Call now: 252-767-6166  
Oracle Training Oracle Support Development Oracle Apps

 E-mail Us
 Oracle Articles
New Oracle Articles

 Oracle Training
 Oracle Tips

 Oracle Forum
 Class Catalog

 Remote DBA
 Oracle Tuning
 Emergency 911
 RAC Support
 Apps Support
 Oracle Support

 SQL Tuning

 Oracle UNIX
 Oracle Linux
 Remote s
 Remote plans
 Application Server

 Oracle Forms
 Oracle Portal
 App Upgrades
 SQL Server
 Oracle Concepts
 Software Support

 Remote S


 Consulting Staff
 Consulting Prices
 Help Wanted!


 Oracle Posters
 Oracle Books

 Oracle Scripts

Don Burleson Blog 






Tweaking Oracle SQL Performance Parameters

January 26, 2015 - Donald Burleson

Oracle Corporation has invested millions of dollars in making the cost-based SQL optimizer (CBO) one of the most sophisticated tools ever created. The job of the CBO is to always choose the most optimal execution plan for any SQL statement.

However, there are some things that the CBO cannot detect, which is where the DBA comes in. The types of SQL statements, the speed of the disks and the load on the CPUs, all affect the "best" execution plan for a SQL statement. For example, the best execution plan at 4:00 A.M. when 16 CPUs are idle may be quite different from the same query at 3:00 P.M. when the system is 90 percent utilized.

Despite the name "Oracle", the CBO is not psychic, and Oracle can never know, a priori, the exact load on the Oracle system. Hence the Oracle professional must adjust the CBO behavior periodically. Most Oracle professionals make these behavior adjustments using the instance-wide CBO behavior parameters such as optimizer_index_cost_adj and optimizer_index_caching.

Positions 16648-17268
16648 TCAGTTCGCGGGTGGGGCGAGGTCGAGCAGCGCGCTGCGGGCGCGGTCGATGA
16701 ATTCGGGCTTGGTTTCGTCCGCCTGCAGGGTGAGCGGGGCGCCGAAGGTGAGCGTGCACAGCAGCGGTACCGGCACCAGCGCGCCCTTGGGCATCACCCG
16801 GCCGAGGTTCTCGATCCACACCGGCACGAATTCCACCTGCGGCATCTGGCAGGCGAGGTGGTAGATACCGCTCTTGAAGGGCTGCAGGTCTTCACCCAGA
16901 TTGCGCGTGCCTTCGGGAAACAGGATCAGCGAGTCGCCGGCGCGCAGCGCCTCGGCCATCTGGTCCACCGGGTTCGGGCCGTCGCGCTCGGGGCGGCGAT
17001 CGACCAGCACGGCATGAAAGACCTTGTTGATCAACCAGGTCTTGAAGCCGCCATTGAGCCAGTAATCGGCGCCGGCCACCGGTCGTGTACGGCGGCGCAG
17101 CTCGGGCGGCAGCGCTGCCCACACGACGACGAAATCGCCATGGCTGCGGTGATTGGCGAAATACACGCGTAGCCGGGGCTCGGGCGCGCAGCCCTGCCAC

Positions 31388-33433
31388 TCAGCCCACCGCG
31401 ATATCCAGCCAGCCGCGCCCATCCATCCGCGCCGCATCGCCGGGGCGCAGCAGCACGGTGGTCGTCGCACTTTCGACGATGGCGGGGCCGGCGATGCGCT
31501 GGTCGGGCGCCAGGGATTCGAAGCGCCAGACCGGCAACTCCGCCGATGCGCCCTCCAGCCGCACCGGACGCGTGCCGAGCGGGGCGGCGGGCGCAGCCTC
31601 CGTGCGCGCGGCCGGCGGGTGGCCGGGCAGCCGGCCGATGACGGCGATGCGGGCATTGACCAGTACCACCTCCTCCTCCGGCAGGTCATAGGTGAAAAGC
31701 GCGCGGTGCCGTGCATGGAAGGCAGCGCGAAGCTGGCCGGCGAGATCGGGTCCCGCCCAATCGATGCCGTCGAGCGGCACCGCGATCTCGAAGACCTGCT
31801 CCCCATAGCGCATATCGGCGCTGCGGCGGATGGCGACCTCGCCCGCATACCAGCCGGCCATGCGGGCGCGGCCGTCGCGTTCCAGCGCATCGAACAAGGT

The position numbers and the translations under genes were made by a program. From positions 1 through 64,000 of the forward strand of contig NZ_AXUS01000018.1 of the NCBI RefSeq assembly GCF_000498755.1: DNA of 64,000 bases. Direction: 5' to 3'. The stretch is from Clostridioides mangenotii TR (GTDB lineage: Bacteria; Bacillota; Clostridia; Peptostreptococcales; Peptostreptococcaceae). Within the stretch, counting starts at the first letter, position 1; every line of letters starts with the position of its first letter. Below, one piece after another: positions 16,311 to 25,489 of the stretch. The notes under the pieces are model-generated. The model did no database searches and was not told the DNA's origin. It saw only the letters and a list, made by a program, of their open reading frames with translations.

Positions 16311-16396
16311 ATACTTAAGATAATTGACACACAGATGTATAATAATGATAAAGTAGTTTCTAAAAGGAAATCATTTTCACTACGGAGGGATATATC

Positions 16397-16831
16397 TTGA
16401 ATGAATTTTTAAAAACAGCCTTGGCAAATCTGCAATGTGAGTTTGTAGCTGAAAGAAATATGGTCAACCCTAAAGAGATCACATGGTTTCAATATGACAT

However, Oracle does not recommend changing the default values for many of these CBO settings because the changes can affect the execution plans for thousands of SQL statements.

Here are some of the major adjustable parameters that influence the behavior of the CBO:

  • optimizer_index_cost_adj: This parameter alters the costing algorithm for access paths involving indexes. The smaller the value, the cheaper the cost of index access.
  • optimizer_index_caching: This is the parameter that tells Oracle how much of your index is likely to be in the RAM data buffer cache. The setting for optimizer_index_caching affects the CBO's decision to use an index for a table join (nested loops), or to favor a full-table scan.
  • optimizer_max_permutations: This controls the maximum number of table join permutations allowed before the CBO is forced to pick a table join order. For a six-way table join, Oracle must evaluate 6-factorial, or 720, possible join orders for the tables.